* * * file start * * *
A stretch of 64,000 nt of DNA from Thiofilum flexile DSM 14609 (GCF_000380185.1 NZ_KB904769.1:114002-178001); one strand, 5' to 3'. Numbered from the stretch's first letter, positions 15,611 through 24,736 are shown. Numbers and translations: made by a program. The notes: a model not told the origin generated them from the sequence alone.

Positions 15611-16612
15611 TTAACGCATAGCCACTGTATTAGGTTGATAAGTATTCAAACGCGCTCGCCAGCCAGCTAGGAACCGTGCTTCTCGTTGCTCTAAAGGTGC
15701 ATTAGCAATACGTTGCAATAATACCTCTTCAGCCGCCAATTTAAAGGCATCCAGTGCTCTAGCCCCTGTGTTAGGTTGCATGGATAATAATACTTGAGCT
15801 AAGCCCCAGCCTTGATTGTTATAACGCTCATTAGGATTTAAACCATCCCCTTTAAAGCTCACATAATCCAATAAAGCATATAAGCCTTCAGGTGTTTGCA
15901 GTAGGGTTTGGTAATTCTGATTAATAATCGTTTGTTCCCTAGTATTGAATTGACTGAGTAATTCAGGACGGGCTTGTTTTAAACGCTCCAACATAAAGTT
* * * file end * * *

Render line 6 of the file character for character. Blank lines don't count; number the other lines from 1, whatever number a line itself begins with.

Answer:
15901 GTAGGGTTTGGTAATTCTGATTAATAATCGTTTGTTCCCTAGTATTGAATTGACTGAGTAATTCAGGACGGGCTTGTTTTAAACGCTCCAACATAAAGTT